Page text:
sequences of pitches used to represent information. Finally, Edwards detailed the
design and testing of an auditory word processing program for blind users. All of
these designs focused on methods for transmitting discrete information with sound
2 rather than talking about sound as means for creating better products.
In the 1990’s research into sound focused primarily on computer interfaces and remained an inquiry into its functional potential. Beginning in 1993 the
International Community for Auditory Display held annual meetings, publishing the
proceedings of their first conference in a volume edited by Gregory Kramer. This
publication, which remains a key resource today, contained articles related to
psychoacoustics, data sonification, auditory icons, earcons, and sound synthesis
methods (1994). All of the articles, however, were concerned with how to use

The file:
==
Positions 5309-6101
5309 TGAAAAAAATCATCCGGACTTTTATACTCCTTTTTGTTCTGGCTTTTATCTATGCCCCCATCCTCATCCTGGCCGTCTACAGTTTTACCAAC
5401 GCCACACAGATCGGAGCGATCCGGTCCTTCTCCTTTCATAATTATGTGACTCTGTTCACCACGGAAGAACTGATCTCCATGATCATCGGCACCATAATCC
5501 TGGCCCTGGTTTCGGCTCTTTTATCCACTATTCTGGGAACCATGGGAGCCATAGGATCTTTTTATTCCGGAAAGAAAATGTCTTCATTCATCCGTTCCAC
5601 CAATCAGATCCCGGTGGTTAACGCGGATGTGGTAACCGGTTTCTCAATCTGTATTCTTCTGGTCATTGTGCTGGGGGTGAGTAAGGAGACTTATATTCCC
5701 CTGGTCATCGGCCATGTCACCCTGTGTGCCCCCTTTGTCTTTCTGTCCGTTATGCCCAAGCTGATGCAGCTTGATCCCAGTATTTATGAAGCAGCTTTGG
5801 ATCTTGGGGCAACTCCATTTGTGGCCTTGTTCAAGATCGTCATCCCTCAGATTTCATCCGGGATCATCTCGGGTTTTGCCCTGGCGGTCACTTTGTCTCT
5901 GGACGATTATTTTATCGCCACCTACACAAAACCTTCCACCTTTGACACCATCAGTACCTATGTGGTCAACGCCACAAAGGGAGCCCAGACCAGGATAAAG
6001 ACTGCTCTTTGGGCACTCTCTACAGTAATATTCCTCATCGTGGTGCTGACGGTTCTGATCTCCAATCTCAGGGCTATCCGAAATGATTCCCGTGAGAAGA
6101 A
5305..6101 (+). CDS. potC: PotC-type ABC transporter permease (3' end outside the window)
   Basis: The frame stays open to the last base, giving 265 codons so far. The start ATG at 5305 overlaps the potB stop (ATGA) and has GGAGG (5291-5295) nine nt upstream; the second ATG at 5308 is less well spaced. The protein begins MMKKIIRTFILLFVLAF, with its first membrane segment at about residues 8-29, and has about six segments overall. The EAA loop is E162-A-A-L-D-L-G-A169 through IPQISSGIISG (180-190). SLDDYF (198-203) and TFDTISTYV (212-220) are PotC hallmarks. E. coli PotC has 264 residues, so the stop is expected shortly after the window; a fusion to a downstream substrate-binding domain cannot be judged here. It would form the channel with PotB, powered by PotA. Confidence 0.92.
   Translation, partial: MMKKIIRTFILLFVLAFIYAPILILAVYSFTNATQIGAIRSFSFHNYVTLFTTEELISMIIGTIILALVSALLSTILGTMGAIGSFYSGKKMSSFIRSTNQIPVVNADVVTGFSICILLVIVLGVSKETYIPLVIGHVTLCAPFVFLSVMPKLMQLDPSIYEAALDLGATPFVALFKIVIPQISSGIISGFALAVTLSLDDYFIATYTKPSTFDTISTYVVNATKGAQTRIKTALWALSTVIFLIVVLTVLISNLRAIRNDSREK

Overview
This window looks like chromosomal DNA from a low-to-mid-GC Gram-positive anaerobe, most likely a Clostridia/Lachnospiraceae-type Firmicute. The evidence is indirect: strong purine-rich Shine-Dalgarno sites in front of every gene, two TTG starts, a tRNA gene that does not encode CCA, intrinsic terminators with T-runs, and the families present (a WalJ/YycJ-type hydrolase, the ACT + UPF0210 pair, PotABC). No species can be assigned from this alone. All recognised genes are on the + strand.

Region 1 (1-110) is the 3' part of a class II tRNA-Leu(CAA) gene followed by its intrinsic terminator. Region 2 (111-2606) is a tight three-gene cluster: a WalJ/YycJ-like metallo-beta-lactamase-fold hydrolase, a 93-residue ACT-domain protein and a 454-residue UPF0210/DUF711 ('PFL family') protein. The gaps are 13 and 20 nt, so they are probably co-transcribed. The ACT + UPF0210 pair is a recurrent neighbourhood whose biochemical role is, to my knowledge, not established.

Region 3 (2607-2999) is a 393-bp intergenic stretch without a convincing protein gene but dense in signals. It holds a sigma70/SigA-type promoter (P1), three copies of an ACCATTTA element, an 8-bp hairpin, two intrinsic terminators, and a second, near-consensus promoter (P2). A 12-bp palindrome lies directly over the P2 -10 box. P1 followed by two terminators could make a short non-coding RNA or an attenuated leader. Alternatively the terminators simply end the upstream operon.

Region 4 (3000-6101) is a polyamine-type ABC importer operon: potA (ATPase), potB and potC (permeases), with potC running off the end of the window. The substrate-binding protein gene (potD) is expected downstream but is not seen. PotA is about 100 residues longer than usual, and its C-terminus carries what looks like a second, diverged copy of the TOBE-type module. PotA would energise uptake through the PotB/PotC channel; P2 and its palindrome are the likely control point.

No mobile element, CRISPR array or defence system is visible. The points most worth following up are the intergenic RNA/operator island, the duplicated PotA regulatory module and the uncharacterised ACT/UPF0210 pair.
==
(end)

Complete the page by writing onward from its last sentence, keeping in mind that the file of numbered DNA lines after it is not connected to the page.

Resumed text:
sound, rather than developing a framework for considering sound as an element of
Other research has also provided interesting frameworks for discussing sound. Ferrington has proposed a set of five categories of information that can be
presented with sound, including physical activities, invisible structures (thing that
cannot be seen), dynamic changes, abnormal structures (invisible structures that
are not functioning as expected), and events in the world (spatial information)
(1994). Macauley et al. revised these categories to include visible entities and event,
hidden entities/event, imagined entities (considering what a sound might mean),
patterns of events, the passing of time, emotion, and position in space (1998). Both
of these frameworks center on the transmittal of information.
The issue I take with the majority of research done to date is an over-great emphasis on the functional use of sound, and too little focus on how sound can
positively impact the gestalt of a user’s experience with a product. Researchers
have provided many examples of how sound can be used functionally and written at
length of audio and audition’s unique properties, but few have given much formal
thought to the role sound plays as an element of user experience (outside of strict